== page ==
FILE - In this Nov. 9, 2017 file photo, President Donald Trump and Chinese President Xi Jinping shake hands during a joint statement to members of the media Great Hall of the People in Beijing, China. The U.S. is announcing that it will impose a 25 percent tariff on $50 billion worth of Chinese goods containing

President Trump announced Saturday that he sent a delegation to China for a another round of trade talks.

The negotiations are taking place Saturday and Sunday in Beijing against a backdrop of trade war fears around the globe after the Trump administration[1] slapped tariffs on several trading partners, including China, the European Union, Canada[2] and Mexico[3].

“These meetings will take place from June 2 through June 3, and are a continuation of the talks held in Beijing one month ago and in Washington two weeks ago,” the White House said in a statement.

Commerce Secretary Wilbur Ross will lead the discussions, accompanied by U.S. Ambassador to China Terry Branstad, Under Secretary of Treasury for International Affairs David Malpass, Under Secretary of Agriculture for Trade and Foreign Agricultural Affairs Ted McKinney and United States Trade Representative Chief Agricultural Negotiator Ambassador Gregg Doud, said the White House.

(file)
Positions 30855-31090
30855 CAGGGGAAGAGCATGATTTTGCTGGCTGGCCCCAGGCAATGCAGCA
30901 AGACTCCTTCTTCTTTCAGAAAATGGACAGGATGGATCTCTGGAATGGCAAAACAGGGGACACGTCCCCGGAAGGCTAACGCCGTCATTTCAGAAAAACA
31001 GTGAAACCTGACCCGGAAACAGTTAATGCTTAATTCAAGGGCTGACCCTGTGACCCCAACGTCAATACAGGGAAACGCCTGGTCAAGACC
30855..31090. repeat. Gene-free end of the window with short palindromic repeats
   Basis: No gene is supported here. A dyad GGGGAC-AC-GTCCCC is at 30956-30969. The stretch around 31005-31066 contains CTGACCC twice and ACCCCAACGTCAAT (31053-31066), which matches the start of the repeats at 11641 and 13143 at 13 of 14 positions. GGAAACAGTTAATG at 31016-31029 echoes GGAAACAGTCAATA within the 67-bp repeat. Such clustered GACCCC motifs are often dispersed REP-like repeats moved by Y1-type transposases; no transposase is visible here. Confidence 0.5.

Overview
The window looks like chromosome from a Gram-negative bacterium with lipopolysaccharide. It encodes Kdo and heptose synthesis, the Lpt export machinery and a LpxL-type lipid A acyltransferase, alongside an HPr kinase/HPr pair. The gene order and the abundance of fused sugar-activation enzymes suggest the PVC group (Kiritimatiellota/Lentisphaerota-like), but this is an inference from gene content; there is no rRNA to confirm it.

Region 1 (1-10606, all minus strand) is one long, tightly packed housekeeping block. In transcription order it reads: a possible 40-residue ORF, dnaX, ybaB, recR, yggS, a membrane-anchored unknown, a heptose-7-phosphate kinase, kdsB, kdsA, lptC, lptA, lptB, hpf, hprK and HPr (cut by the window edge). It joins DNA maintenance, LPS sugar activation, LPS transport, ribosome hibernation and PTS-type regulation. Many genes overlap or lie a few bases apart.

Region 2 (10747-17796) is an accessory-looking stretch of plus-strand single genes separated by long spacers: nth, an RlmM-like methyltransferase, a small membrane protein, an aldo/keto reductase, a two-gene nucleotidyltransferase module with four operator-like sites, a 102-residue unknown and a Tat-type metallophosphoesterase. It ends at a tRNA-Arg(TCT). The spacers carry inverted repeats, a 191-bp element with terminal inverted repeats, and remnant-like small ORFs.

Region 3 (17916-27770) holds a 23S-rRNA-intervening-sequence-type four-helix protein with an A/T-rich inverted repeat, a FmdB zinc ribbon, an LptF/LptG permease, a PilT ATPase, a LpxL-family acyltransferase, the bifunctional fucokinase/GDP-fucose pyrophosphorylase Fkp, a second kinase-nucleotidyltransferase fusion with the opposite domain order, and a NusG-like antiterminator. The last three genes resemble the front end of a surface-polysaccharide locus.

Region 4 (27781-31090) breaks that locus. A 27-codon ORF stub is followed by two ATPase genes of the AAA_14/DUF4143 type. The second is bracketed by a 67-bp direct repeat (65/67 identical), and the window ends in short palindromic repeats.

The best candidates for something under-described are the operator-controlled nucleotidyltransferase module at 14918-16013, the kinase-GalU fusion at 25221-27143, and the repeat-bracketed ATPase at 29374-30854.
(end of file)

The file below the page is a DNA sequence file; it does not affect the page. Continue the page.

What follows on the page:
The previous trade talks between the world’s two largest economies resulted in concessions from China. Beijing agreed to lower tariffs on U.S. cars and car parts, reduce barriers to U.S. agricultural products and begin to address Chinese theft of intellectual property.

The moves temporarily eased fears of a trade war and the U.S. suspended plans to impose tariffs on $150 billion worth of Chinese goods.

Amid concerns that Chinese President Xi Jinping was disrupting plans for a U.S.-North Korea summit, the Trump administration[4] last week moved to restore tariffs on $50 billion worth of Chinese goods.

Beijing threatened to restore tariffs on $50 billion worth of U.S. goods that were put on hold last month.

The administration[5] in a separate move went forward with tariffs on steel and aluminum from the European Union, Canada[6] and Mexico[7]. The 25 percent tariff on steel and 10 percent tariff on aluminum was intended to protect national security by ensuring domestic production of the metals for military use, according to the administration[8]....

The E.U., Canada[9] and Mexico[10] vowed retaliatory tariffs on U.S. goods including motorcycles, T-shirts, jeans, grapes, apples, pizzas, mattresses and refrigerators.

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